I am hearing feedback that organizations are checking out Firewall Analysis vendors to save time satisfying firewall change requests and to increase the security quality of each change (e.g. reducing errors that create gaping holes or disrupt application services). These organizations get the operational efficiency benefits, but are unsure whether to prioritize application-oriented Firewall Analysis or threat path-oriented Firewall Analysis, to use terms from my recent Firewall Analysis Saves Time Keeping Application Paths Clear report.
The answer is very clear: firewalls are in place to secure access to applications. That is job 1. Period. You should be prioritizing your evaluations on application-oriented Firewall Analysis solutions because that is what your business most needs right now and in the coming years. Firewall changes are driven by the demands of users and applications – it is simply practical to align Firewall Analysis criteria to meet these demands.
You would think the application-oriented issue would be the thousands of applications organizations need to make accessible to a large mobile user community. And to a certain extent you would be right as users will feel the brunt of application service disruptions. Ironically enough, it is the back-end complexity of applications that causes the security headaches. Applications now consist of connected web servers, databases, application engines, load balancers, and gateways – many of which are transient virtual images, deployed in corporate data centers, or distributed throughout the cloud. Leveraging your understanding of the relationships of the entire application environment in maintenance of firewall rule sets is critical in creating effective rules and in avoiding creating over permissive access which could leave a security hole to critical resources undetected for far too long a time. Application-oriented Firewall Analysis will help you secure the entire application environment and save you considerable administrative time.
On the other hand, I am not a big fan of threat path analysis as part of a vulnerability management strategy. And I want to be. The premise is that you do not have to patch key vulnerabilities in servers if threats cannot reach those vulnerabilities, or must pass through an IPS in transit. It is a security form of alchemy, sounding obvious and beautiful until you think it through a little bit. No matter how many hops you analyze, attacks are going to defeat pattern-matching security filters and somehow reach a vulnerable server tucked away in the darkest corner of your data center. They always do. And now your threat path analysis is worthless. Can you imagine your CISO telling the board that vulnerability management of sensitive servers was given a low priority because a threat path analysis vendor told him/her that an attack could not reach those servers? Me neither and I have yet to talk with any enterprise security executive that thinks this is a valid approach. Threat path analysis can help you audit your network for security AV and IPS filters, or trace where an attack may have leapt to from an infected server, but will only be able to help you once or twice a year. For vulnerability management however, I don’t buy it and neither should you.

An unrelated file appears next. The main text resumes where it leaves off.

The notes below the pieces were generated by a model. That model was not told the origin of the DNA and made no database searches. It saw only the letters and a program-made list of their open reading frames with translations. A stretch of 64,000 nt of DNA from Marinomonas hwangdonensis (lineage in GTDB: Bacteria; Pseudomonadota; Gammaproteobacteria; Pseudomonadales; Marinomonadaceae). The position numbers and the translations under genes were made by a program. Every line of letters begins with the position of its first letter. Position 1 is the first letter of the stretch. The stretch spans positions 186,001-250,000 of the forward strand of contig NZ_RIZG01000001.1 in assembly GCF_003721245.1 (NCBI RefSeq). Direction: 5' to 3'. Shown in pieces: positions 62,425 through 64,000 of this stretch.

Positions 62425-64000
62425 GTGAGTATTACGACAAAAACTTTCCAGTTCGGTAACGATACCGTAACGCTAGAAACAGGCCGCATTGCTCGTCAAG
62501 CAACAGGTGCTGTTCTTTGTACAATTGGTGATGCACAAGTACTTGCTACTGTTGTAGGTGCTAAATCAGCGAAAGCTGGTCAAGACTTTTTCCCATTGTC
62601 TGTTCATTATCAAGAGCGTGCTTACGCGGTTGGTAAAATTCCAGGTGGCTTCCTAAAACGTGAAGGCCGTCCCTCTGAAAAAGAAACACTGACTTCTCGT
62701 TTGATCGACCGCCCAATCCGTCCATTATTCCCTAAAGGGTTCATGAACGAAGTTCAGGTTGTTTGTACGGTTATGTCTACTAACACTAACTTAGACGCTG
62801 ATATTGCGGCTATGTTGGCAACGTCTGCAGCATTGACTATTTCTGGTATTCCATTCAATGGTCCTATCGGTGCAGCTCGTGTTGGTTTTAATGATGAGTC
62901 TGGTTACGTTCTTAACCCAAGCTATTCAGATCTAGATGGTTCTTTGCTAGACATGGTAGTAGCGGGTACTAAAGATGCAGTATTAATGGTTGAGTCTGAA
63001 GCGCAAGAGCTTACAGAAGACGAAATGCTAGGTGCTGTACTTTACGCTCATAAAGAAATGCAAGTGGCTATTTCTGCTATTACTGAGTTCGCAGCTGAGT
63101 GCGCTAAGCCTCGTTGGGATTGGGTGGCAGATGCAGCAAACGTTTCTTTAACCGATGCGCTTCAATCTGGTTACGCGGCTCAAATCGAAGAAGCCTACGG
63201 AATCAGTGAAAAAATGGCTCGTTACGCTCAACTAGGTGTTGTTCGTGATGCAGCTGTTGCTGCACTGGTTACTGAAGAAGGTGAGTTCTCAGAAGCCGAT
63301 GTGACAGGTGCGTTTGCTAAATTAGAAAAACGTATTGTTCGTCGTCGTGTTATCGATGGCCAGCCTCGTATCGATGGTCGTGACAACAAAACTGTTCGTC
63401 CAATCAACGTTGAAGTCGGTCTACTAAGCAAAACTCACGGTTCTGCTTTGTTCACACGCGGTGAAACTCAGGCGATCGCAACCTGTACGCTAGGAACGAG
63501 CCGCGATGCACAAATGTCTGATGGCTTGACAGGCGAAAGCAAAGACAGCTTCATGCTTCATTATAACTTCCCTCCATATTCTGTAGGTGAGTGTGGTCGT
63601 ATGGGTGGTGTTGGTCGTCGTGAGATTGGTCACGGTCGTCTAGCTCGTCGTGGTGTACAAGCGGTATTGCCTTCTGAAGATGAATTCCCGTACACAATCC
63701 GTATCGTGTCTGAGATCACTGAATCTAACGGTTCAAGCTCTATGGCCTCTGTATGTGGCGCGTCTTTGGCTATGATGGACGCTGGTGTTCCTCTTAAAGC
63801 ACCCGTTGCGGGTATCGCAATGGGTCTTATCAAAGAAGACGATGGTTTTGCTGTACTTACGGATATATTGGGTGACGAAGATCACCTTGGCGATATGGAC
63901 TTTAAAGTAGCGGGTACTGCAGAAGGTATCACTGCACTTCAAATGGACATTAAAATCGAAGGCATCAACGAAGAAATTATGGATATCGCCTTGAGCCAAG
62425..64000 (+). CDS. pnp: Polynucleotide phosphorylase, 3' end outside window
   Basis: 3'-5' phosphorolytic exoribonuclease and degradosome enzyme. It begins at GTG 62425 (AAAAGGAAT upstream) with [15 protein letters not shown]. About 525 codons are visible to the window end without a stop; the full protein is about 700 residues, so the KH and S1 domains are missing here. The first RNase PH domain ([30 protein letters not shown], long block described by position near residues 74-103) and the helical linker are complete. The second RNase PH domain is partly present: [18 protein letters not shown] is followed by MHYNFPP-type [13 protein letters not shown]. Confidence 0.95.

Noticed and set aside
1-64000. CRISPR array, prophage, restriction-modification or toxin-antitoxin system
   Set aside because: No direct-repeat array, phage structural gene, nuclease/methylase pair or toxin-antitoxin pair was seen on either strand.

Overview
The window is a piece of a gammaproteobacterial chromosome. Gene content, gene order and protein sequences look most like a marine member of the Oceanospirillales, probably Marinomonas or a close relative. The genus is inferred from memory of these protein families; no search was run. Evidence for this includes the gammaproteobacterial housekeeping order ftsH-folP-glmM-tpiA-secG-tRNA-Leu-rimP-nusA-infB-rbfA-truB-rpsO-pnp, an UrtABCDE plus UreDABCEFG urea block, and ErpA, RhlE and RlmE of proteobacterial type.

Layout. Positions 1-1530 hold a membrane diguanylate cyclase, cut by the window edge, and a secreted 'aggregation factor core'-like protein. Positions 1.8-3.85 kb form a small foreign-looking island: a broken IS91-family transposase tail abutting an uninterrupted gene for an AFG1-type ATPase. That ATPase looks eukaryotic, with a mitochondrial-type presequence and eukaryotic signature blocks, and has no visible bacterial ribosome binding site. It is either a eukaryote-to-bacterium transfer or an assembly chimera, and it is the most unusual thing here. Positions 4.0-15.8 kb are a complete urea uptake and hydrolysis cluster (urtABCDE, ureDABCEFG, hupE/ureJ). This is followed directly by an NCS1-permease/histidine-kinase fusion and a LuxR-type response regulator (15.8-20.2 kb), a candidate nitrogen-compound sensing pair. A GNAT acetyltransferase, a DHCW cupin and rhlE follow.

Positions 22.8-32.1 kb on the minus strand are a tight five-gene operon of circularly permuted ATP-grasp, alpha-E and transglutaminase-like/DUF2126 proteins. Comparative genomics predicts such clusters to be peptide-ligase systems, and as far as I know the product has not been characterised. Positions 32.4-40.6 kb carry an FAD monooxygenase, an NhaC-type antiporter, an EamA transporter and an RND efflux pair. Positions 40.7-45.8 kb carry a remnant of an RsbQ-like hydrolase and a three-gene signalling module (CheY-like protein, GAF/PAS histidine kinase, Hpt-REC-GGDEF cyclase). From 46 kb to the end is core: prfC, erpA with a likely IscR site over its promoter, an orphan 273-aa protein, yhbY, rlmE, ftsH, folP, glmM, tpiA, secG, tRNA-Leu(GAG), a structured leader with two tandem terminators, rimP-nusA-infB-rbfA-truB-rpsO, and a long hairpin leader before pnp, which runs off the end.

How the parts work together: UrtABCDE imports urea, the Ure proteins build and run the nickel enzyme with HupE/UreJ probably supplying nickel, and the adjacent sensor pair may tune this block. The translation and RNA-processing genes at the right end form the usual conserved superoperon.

Just think about what your most common firewall related help desk tickets say. Probably “I cannot access my application” or “My application performance is terrible” top the list. You are probably not getting a lot of requests to leave serious vulnerabilities in critical servers un-patched. If you must go with threat path-oriented vendors, know that you will only use them once a year or so to make sure all network segments pass traffic through security filters. My advice to you is to start with a strategy of application-oriented Firewall Analysis that will protect your business, keep users happy, and save you time every single day.
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